Shakespeare characterizes Lady Capulet as fancying herself as being very high-society. Her sense of address and speech withinRomeo and Julietindicate that she is a noble woman, used to having her way. In Act I, scene three, Lady Capulet reveals in her conversation with Juliet that she considers herself a "lady of esteem" (74). She wishes for her daughter to make a prosperous alliance for the Capulet family, so the reader can conclude that she values wealth.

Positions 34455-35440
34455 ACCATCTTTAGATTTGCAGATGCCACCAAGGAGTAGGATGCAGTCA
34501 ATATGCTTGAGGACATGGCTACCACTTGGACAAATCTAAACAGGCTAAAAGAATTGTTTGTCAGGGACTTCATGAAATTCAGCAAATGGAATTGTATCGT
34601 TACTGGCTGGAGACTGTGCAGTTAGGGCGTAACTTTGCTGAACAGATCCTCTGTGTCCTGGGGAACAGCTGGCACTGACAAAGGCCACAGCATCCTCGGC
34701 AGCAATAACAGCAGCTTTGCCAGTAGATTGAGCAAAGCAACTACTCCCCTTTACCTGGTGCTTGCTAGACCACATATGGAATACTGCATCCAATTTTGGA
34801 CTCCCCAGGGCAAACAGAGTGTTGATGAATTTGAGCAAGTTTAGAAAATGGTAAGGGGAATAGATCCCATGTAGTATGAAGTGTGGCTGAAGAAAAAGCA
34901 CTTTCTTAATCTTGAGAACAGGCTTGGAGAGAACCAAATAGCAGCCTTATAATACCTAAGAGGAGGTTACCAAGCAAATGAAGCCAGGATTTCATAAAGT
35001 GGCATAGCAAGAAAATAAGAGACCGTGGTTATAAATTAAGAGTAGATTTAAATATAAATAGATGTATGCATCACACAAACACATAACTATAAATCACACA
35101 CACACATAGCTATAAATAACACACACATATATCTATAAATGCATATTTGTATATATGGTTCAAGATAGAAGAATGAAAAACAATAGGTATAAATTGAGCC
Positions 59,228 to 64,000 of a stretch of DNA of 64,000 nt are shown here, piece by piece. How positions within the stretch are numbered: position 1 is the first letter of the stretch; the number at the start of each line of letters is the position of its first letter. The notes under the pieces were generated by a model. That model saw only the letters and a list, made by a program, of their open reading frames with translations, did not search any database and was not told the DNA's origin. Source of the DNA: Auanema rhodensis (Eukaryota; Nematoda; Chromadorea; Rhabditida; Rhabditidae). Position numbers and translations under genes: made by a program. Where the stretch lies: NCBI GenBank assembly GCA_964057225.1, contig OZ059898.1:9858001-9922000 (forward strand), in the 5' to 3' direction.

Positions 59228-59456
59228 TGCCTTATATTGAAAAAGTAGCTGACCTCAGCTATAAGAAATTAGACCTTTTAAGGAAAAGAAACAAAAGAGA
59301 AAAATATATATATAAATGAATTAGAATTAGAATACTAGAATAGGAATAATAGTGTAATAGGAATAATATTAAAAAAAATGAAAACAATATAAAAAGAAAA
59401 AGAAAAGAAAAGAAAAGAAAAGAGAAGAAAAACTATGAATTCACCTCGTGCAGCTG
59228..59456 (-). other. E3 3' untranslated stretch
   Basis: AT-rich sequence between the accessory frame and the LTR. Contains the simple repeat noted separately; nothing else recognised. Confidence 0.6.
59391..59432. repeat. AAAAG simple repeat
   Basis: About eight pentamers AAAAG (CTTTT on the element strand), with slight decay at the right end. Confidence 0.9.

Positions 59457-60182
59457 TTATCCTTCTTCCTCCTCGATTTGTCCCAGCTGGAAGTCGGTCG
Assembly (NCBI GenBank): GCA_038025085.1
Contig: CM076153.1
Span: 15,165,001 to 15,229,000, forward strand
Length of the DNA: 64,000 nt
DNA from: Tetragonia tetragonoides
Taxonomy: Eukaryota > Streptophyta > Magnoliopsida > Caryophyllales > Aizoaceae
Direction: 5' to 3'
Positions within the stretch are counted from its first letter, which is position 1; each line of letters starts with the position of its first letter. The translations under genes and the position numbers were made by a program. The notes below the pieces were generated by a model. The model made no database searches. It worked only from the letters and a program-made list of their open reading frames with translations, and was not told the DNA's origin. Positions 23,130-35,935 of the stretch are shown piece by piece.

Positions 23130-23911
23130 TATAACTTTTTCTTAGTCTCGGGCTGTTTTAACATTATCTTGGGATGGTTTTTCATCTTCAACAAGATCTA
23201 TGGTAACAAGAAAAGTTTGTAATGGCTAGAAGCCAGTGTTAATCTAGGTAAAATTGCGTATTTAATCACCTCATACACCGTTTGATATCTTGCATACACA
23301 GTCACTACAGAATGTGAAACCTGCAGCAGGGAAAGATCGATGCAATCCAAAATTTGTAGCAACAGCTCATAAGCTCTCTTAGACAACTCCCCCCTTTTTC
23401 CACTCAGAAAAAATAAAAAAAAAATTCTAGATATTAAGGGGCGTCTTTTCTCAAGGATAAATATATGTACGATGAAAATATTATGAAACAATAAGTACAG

With all of these character traits in consideration, the reader can project that Lady Capulet would more than likely attire herself in fine, high-brow designer fashions. She would not settle for anything less than shopping trips to Paris for personal fittings at Gucci and Dior. She is a woman who wants to make a statement in life, whether its by her daughter's advantageous marriage, or by her own sense of fashion.